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Icebreakers Smash Frozen Arctic Ocean in Surprising Ways

Frozen ocean, big boats, powerful engines and deliberate, full-speed collisions, icebreakers are ships we tend not to think much about, but they’re worth a longer look. They don’t work how you think they might.

NASA Healy icebreaker

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Frozen ocean, big boats, powerful engines and deliberate, full-speed collisions, icebreakers are ships we tend not to think much about, but they’re worth a longer look. They don’t work how you think they might.

NASA’s just published a new update on the activities of arctic coastguard vessel Healy–a science ship with 5,000 square feet of laboratory and support space that charges through the remote waters of the Arctic Ocean. The ship carries a large crew of scientists and specialists to investigate subjects as diverse as levels of oxygen to uptake of atmospheric CO2 for global warming research. But to perform its science missions, Healy has to push its huge mass through heavy ice.

Check out this report from June 26, when Healy was situated in an ice floe at 72° 06’ 2” N, 160° 41’ 8” W, which explains what’s going on when it barges through ice:

Since the floe is so large, there is really nowhere for the ice to go except in our track-line behind us. In pressure ridge and rubble areas, we back and “ram” into the ice, and may only move 30 or 40 yards with each back and “ram.” The “ram” part of this is not how it sounds. The Healy’s bow is sloped such that we ride up on the ice with the help of momentum, and then our 16,000 ton weight crushes the ice downward and along the sides of the ship. The power we use would propel the ship to at least 16 knots in open water, but in the ice our speed rarely exceeds 6 or 7 knots. The rest of this energy goes into the ship riding up on the ice and crushing it downward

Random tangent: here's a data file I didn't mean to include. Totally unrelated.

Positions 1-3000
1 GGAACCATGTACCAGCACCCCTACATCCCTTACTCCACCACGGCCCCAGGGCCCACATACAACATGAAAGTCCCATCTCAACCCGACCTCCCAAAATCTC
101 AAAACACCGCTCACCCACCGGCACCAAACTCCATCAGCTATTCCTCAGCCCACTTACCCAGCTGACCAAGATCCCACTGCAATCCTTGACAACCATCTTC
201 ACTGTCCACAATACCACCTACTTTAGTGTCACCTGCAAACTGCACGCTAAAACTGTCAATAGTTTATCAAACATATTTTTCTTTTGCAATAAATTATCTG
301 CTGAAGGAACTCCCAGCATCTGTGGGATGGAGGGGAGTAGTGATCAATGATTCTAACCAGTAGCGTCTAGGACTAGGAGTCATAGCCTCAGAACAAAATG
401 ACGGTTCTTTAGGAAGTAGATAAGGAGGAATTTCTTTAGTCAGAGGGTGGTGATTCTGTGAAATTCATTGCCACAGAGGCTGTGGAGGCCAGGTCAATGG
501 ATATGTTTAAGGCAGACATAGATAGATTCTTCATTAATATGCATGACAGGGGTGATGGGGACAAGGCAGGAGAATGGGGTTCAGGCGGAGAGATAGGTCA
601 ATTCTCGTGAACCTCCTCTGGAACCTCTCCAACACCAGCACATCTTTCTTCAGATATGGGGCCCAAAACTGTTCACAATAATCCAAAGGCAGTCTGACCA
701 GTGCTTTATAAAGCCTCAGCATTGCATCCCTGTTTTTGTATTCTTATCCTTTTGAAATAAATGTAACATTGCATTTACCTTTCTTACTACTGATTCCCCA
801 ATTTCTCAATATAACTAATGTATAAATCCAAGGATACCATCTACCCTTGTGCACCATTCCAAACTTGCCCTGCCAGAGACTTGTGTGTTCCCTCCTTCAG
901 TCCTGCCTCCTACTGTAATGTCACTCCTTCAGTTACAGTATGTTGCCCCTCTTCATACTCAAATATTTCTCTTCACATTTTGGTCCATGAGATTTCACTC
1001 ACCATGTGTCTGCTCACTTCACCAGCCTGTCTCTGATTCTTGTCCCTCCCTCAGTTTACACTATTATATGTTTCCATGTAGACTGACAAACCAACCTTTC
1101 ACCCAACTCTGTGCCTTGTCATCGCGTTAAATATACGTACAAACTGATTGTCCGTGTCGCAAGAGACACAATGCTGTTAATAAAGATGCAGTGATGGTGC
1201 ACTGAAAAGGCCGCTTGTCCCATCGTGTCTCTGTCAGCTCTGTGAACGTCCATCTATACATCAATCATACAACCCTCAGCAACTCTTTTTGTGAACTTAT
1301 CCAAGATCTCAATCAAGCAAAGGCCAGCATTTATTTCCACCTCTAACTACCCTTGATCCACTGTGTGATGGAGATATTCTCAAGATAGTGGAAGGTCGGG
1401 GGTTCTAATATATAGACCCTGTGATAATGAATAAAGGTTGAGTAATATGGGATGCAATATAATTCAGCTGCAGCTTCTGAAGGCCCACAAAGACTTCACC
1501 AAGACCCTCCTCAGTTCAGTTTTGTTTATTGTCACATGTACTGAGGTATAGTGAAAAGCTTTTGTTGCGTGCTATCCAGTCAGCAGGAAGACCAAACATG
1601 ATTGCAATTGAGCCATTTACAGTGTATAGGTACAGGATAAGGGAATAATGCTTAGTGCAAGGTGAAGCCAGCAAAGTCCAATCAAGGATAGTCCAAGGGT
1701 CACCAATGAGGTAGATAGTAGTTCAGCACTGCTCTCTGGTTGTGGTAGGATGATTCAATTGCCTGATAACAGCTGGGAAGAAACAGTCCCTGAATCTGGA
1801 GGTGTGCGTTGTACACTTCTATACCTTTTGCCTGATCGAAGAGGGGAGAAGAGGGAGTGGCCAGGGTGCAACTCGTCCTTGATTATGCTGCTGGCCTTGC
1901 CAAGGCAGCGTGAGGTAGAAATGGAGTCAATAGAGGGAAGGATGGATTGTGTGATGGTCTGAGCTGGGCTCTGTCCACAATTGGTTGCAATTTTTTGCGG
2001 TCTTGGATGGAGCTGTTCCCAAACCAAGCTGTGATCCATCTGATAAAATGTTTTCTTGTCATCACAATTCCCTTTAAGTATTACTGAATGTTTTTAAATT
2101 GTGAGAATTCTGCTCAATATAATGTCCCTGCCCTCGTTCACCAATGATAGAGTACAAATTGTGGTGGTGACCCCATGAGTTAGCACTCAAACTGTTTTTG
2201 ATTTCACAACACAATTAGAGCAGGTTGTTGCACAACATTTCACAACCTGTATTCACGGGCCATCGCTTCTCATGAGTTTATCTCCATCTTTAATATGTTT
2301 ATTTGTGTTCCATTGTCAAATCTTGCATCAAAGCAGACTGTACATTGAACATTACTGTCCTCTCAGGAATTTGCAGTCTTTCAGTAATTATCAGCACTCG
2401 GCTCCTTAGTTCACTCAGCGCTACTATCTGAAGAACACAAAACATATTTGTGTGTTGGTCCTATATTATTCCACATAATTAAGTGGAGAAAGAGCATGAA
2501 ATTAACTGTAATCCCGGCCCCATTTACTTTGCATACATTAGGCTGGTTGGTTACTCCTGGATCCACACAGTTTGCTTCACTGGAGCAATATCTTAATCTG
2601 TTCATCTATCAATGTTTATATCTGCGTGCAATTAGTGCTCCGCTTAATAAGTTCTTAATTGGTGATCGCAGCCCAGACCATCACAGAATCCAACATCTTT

The problem is that ice, while pretty fragile in tension is actually surprisingly strong in compression. This means a ship cannot ram head-on through feet-thick ice. But forcing the heavy ship up on top of the ice layer, and relying on its weight to fracture the ice across its thinnest direction, is effective. The smashed ice then gets thrust aside by the boat, and floats its way into the broken-ice trail in the ship’s wake.

To see an example of a truly huge icebreaker in action barging its way through the Arctic, check out the clip below: It’s a vessel that dwarf’s NASA’s–the 50 Let Pobedy. It’s the most powerful icebreaker ship in the world, nuclear powered, and sure to turn the biggest floe into tidy chunks.

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I'm covering the science/tech/generally-exciting-and-innovative beat for Fast Company. Follow me on Twitter, or Google+ and you'll hear tons of interesting stuff, I promise.

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